Ohio Company Wins LIFT/DoD Hypersonics Material Challenge Project

ATC Materials Inc. of Westlake, Ohio has been awarded a Hypersonics Challenge project from LIFT, the Detroit-based Department of Defense manufacturing innovation institute, and the DoD itself.
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Ohio’s ATC Materials Inc. has been awarded a Hypersonics Challenge project from LIFT and the Department of Defense. // Courtesy of LIFT
Ohio’s ATC Materials Inc. has been awarded a Hypersonics Challenge project from LIFT and the Department of Defense. // Courtesy of LIFT

ATC Materials Inc. of Westlake, Ohio has been awarded a Hypersonics Challenge project from LIFT, the Detroit-based Department of Defense manufacturing innovation institute, and the DoD itself.

The Hypersonics Challenge seeks proposals on three specific topics critical to the materials science and manufacture process of hypersonic vehicles.

Operating at speeds of Mach 5 or higher, hypersonic, and counter-hypersonic vehicles are among DoD’s top priorities, as well as the development of a safe and secure domestic supply base.

ATC Materials is being challenged to demonstrate the repeatable and reliable production of its RIPS molded radio frequency (RF) material.

It will address “alternative production methods for high-temperature composites, and their feedstock materials, relevant to hypersonic vehicle aeroshell glide body, leading edge, control surface, and nose tip components that increase yield, throughput, reliability, and affordability compared to traditional labor-intensive and subtractive billet-to-part manufacturing.”

“RIPS is an enabling technology for hypersonic sensors and seekers,” says Matt Raplenovich, director of business development at ATC. “Being able to mold the material to net shape not only imparts desired physical properties but also allows manufacture of complex shapes and reduces cost. This program will help define the performance enhancements gained via the molding process and improve manufacturability of finished components for delivery to our DoD customers.”

ATC Materials will partner with The Ohio State University Center for Design and Manufacturing Excellence (CDME) and University of Dayton Research Institute on the initiative.

The project will investigate the effects of net shape molding on finished component microstructure to identify performance advantages and establish best practices for production of the RIPS RF material.  RF materials for extreme environments are critical for hypersonic sensors and seekers, specifically in prototype production of DoD hypersonic RF windows, conformal apertures, radomes, and antenna.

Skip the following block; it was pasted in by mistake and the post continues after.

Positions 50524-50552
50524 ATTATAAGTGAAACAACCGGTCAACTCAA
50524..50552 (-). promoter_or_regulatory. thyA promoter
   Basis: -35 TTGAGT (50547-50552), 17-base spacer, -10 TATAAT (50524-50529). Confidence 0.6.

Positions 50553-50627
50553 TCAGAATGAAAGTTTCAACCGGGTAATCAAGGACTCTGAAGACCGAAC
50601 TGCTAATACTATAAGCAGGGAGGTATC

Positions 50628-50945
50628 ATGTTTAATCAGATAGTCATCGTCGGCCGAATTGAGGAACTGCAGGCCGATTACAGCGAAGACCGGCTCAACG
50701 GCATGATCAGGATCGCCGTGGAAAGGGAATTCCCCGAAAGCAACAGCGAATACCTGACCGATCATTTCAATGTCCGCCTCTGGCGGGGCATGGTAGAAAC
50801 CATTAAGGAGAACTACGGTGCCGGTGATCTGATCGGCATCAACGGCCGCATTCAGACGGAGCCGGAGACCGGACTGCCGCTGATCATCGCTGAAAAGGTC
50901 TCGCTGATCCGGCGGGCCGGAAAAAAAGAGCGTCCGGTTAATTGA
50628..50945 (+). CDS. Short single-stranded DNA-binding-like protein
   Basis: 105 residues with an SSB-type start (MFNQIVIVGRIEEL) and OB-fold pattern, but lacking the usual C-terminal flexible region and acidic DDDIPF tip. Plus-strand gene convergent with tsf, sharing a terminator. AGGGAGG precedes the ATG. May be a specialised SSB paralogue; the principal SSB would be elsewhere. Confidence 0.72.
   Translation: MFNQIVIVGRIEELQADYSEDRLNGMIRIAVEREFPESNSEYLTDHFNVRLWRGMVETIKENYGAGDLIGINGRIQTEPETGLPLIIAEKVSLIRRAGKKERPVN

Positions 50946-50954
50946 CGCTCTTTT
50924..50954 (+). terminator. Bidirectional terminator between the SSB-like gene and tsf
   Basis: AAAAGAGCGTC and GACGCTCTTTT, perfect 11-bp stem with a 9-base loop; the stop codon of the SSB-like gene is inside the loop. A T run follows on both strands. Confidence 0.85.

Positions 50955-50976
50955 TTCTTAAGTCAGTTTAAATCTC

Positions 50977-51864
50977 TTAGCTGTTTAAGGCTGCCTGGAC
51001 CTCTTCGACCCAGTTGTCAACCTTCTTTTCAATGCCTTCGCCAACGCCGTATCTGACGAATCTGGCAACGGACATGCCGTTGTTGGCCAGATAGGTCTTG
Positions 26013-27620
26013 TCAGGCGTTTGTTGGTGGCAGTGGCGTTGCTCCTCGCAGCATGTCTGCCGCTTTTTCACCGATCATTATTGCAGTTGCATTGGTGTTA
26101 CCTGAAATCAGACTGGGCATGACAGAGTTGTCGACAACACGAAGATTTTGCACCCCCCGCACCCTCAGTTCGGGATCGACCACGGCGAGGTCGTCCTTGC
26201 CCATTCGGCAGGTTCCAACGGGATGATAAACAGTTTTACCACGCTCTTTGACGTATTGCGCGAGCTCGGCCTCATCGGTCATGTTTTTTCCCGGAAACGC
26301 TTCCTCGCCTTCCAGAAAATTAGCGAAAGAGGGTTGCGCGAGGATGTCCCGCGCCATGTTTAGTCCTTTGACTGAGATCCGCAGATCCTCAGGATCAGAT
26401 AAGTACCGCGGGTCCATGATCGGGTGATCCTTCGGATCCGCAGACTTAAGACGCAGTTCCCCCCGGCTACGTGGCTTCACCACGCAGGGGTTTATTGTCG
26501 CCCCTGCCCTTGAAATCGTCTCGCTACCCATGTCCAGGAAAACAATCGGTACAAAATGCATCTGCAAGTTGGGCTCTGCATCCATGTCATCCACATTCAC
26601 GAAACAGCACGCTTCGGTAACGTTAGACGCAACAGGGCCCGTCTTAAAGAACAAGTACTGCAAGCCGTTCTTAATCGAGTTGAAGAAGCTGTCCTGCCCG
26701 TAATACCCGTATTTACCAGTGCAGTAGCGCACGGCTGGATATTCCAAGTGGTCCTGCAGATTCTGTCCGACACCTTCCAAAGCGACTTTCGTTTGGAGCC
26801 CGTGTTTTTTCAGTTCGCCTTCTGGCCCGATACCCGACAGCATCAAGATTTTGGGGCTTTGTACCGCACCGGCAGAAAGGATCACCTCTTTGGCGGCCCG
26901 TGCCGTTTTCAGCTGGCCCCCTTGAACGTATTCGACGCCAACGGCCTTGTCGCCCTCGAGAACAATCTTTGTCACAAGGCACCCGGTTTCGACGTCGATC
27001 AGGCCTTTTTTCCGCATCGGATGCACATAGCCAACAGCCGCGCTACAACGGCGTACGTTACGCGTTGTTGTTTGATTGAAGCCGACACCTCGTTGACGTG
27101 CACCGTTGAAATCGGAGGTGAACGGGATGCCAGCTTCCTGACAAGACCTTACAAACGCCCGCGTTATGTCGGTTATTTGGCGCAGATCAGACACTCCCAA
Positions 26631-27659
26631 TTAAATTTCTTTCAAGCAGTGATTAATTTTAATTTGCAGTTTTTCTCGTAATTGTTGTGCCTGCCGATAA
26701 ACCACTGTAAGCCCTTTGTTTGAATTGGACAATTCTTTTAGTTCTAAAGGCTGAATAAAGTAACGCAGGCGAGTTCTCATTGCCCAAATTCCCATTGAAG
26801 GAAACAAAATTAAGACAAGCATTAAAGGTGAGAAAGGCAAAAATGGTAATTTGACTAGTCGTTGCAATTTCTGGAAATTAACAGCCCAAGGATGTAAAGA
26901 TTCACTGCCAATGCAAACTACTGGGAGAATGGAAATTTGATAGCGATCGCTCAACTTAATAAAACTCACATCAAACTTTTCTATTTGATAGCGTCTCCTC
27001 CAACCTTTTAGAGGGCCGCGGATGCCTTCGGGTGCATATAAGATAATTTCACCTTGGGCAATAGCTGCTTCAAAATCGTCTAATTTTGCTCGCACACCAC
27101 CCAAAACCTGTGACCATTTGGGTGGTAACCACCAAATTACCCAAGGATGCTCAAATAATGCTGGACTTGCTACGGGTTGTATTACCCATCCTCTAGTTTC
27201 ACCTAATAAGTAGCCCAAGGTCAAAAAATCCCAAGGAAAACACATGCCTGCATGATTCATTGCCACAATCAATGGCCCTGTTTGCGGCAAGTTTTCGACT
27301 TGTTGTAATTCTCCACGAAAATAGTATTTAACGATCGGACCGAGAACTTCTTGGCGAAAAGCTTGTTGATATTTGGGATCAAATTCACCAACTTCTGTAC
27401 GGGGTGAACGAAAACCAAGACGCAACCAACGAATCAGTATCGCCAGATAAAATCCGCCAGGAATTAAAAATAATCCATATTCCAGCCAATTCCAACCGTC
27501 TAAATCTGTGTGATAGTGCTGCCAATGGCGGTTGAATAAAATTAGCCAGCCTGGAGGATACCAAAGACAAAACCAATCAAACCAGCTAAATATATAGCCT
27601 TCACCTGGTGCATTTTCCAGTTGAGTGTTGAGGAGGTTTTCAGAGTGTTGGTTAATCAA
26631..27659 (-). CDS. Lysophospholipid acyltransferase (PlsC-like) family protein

As-molded and molded-machined components will be manufactured, then tested for mechanical, thermal, and dielectric properties. Fractography and other analysis of finished components will relate physical microstructure to performance. An enhanced understanding of the molding process, it’s influence on finished component microstructure, and the effects of microstructure on part performance should be realized.

“Hypersonics and the materials needed therein are critical to our national security and therefore, our national economy,” says Nigel Francis, CEO and executive director of LIFT. “We are proud to be leading this challenge to better position the United States in the global hypersonics race.”

Project awards were determined by a team consisting of LIFT and the Department of Defense. Decision criteria includes technological merit, technology readiness level (TRL), manufacturing readiness level (MRL), funding requirements, cost-share commitment, ITAR compliance, and LIFT member engagement.

The other two topics involved in the Hypersonics Challenge involve:

  • Developing modeling and simulation and integrated computational materials engineering (ICME) tools to improve understanding of material processing, resulting materials structure and properties, and appropriate selection of materials for given hypersonics applications. Primary materials of interest include high temperature composites additively manufactured metals, and coatings.
  • Advanced manufacturing methods including, but not limited to, in-situ sensing and non-destructive inspection (NDI) techniques to ensure reliable and repeatable manufacturing of hypersonic components to ensure successful operation.

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